It's hard to say whether the surviving Vendetta pictures are representative of the genre as a whole both because there are so few of them and because it isn't clear how widespread the Vendetta picture actually was. What can be said for sure though, is that the pictures discussed were not the only Vendetta pictures made during this period. Until further examples or documentary references come to light though, our view of the genre will be fragmentary at best.
Two more examples now lost but, like the painting of Regent Moray, alluded to in the written record are those of two relatively minor figures, David Forrester and the Laird of Bargany. Because the subjects of the paintings were not prominent figures at court, their murders were not causes for national scandal and their political consequences were negligible. That said, these pictures do reflect the unstable situation among the nobility of Scotland throughout the closing years of the 16th century.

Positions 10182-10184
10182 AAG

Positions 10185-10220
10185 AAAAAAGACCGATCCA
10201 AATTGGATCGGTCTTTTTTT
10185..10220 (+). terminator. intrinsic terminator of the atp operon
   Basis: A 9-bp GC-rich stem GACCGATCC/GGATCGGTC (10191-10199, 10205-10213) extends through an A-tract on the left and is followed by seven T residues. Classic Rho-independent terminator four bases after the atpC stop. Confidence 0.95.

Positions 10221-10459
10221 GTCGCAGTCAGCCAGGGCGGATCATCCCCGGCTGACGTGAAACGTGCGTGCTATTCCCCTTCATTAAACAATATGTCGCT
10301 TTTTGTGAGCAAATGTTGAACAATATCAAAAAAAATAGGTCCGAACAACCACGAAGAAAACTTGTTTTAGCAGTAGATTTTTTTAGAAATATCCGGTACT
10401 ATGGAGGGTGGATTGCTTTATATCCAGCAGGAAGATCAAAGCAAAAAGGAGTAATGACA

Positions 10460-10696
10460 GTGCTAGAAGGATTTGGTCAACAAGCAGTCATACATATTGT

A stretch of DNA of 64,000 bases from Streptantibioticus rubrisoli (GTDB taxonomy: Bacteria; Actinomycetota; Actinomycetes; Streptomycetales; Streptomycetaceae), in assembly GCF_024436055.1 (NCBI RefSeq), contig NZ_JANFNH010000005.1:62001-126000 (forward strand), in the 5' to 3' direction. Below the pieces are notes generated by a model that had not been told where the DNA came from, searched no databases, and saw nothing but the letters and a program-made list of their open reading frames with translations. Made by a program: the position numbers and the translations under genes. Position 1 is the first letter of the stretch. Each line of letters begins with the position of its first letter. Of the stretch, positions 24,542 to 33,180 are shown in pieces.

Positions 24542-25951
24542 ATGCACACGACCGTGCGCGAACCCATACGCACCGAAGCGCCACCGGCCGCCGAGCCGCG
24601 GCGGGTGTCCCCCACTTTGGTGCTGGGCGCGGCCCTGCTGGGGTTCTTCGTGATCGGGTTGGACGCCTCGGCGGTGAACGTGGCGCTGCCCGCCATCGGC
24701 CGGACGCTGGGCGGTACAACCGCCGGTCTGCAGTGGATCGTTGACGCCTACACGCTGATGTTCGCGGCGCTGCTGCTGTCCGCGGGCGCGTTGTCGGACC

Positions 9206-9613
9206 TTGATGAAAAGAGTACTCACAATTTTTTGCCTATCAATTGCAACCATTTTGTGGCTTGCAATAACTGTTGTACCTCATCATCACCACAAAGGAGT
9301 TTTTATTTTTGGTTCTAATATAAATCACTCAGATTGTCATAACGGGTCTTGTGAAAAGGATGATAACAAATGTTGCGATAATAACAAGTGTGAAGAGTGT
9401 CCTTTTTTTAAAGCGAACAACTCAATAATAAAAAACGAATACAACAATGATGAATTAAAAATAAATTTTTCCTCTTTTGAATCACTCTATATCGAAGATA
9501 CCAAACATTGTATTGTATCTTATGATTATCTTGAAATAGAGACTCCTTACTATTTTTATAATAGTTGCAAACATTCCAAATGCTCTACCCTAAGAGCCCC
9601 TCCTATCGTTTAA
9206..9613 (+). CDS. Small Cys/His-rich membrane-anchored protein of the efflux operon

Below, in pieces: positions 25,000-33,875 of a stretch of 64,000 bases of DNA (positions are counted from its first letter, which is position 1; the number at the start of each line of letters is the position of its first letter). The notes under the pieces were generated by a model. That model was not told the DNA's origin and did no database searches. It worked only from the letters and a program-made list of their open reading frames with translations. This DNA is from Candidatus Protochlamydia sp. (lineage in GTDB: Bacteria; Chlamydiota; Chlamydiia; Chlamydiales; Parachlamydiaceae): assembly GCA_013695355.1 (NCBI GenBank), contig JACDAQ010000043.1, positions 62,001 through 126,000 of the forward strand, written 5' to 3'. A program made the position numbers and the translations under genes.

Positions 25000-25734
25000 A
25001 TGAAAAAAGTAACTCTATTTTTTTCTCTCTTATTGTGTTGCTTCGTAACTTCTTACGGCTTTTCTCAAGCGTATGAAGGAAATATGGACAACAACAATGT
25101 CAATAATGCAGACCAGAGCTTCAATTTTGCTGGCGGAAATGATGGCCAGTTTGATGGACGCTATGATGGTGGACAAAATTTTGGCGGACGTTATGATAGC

King James VI alluded to this volatile situation in his Basilikon Doron (1599). "For any displeasure that they [the nobility] apprehend to bee done unto them by their neighbour, they take up a plain feide [feud] against him and bang it out bravelie, hee and all his kinne against him and all his." After taking personal control of the government of the realm in 1578, one of James' key aims was to end the lawlessness which had been rife since the death of his grandfather James V over thirty years earlier. He largely succeeded in this, not least because his reign established a sense of stability and authority which had been lacking during the preceding series of short Regencies. The Forrester and Bargany murders, in 1595 and 1601 respectively therefore represent the tail end of a way of life which was dying out, and from their descriptions it seems that the visual works they produced still seem to have looked back to the format established by the Darnley pictures in the middle of the century for their inspiration.
The Forester Murder, 1595